Okay, next up I want to handle either Resonators or that P!nk album, we'll see. Anyway, stay tuned!

album review: 'neotheater' by ajr

...well, second time's the charm, right?

But before we get into this, let me set the scene: it's the middle of July in 2017, I'm churning my way through my schedule, and I figure on a lark I'd check out this new project from a band for which I had no expectations. Yeah, their first album had been an inflamed cyst upon the bowels of 'indie' pop rock, but reportedly they had "left" their major label to deliver this themselves - a facade easy enough to blow through when you consider the connections they had and the copyright claims they leveled and any access to Billboard and RIAA documentation, but I respect the persistence to hold up the illusion and call me a liar directly for pointing it out. But I'm getting ahead of the story, because at that point, while I had zero expectations the album would be good, it couldn't be that bad, right?

And you know the story: I took in the album and despite being quite ill at the time - and speak of the devil right now - I got in front of the camera and gave it the thorough flensing it deserved as an incoherent fusion of genres and malformed ideas that was still screamingly convinced of its own transcendent power. To this day it is the worst project I've ever "reviewed" on my channel - and I say that more because there's a part of me still faintly sickened by the pastel-shaded cumshot wrought upon the tears of an evangelical youth group taking their first hits of a bad joint laced with PCP. And while one can recoil in absolute revulsion from the sound on display, what I took the strongest umbrage with was how it was a complete thematic failure: sure, the lyrics might be overstuffed and drooling over with dunderheaded pop culture references that fostered a lingering suspicion the trio was more brand deal than band, but at its core it was an attempt to complete similar arcs to what twenty one pilots did with Blurryface or Jon Bellion did with The Human Condition in examining the arc of their success, taking the novel approach to avoid owning any real drama by making the mother of bad faith decisions to wallow in over-privileged non-action. That's what made the project feel so hideously wrong to me, clearly deluded into believing there's dramatic impact through their framing and delivery, and then delivering something the antithesis of all of it - it'd be worthy of Dadaist horror if there was any trace of subversive thrill instead glassy-eyed, autotuned scatting.

That was 2017. I posted the review, it went about as viral for me as any album review is wont to do, to the point where Angel Olsen's embittered 'they made a meme out of my legacy, darling' from Alex Cameron's 'Stranger's Kiss' echoed whenever I thought about it. That the revolting thing about the acts you lambast in the era of internet content creation, because in addition to their somehow real fanbase, they have picked up waves of infamy thanks mostly to yours truly. And thus in the only way they'd understand when they see this review - a pop culture reference - I thought of the Joker near the end of The Dark Knight and the line, 'I think you and I are destined to do this forever'. And so we have Neotheater - reportedly a bit better and a bit darker from the trio, and with no obvious featuring credits to jeopardize that illusion they aren't managed or distributed through the major label system. And considering you all want it, what did we get?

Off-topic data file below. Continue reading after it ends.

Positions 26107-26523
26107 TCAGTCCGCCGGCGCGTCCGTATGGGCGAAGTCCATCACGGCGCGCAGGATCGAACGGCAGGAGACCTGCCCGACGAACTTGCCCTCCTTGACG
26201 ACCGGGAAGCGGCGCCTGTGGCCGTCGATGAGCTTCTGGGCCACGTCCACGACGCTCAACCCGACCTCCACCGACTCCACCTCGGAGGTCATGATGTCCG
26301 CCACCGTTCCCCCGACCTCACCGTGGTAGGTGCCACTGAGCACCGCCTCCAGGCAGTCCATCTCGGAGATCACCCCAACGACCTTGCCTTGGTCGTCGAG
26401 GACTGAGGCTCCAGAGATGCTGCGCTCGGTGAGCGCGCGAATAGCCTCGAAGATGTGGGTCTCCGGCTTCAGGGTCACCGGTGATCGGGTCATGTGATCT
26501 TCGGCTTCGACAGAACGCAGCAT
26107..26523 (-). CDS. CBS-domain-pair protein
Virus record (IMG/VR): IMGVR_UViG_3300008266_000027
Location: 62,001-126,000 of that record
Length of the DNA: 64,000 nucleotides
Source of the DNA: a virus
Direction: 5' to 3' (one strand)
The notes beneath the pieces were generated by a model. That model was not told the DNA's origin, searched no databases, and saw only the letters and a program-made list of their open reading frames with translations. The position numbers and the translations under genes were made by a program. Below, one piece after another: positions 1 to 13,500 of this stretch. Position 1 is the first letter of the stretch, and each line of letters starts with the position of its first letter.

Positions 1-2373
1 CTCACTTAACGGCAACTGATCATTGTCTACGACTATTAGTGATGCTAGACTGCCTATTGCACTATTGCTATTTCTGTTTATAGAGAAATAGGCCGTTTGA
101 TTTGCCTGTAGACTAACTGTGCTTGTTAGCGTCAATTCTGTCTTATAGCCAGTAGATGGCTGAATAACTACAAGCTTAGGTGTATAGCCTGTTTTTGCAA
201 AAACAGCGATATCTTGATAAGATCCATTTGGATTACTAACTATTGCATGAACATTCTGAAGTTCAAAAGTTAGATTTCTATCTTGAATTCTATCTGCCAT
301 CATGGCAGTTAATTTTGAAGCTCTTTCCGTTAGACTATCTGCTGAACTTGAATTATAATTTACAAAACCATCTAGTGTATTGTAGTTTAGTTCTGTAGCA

Wednesday, May 1, 2019

video review: 'crasH talk' by scHoolboy q

Well, that was disappointing. Kind of predicted it and tried to shoot it as much bail as possible... but there was a limit, and even if I got it, I just didn't like it much. Eh...

Anyway, it's about to get much worse, so stay tuned!

album review: 'crasH talk' by scHoolboy q

I had a bad feeling about this.

And oh dear god, that sinking feeling of dread in your gut when you have every expectation the album you're about to hear is going to be nowhere close to as good as it should be is among the worst possible experiences you can have as a critic. Don't get me wrong, there were albums that dropped on April 26th that were bad, no way around it, but it's not like I expected quality out of AJR - hell, for them, if they somehow got worse, that'd at least be fascinating in an excruciating sort of way.

But with ScHoolboy Q... look, I know it's been years since Habits & Contradictions, which I still hold is a fantastic album. I know he's in a different place as an MC than when he made Oxymoron or even Blank Face LP, an album so many folks loved and that I like despite its messiness. I know that he was shaken badly by the deaths of Mac Miller and Nipsey Hussle and I was expecting that to creep into his work. I know that for as much as critics like to place TDE on a pedestal that it's shakier in 2019 across the board than it was even three or four years ago, even if nobody wants to admit it. And with the singles rolled out for CrasH Talk and the features list... look, I was worried, I'm not going to dance around this, even with the acknowledgement that of the crew, ScHoolboy Q has always been willing to dive into flashier, mainstream-accessible tendencies. And hey, if your expectations are in free fall, maybe it can only go up from there, so screw it: what did we get from CrasH Talk?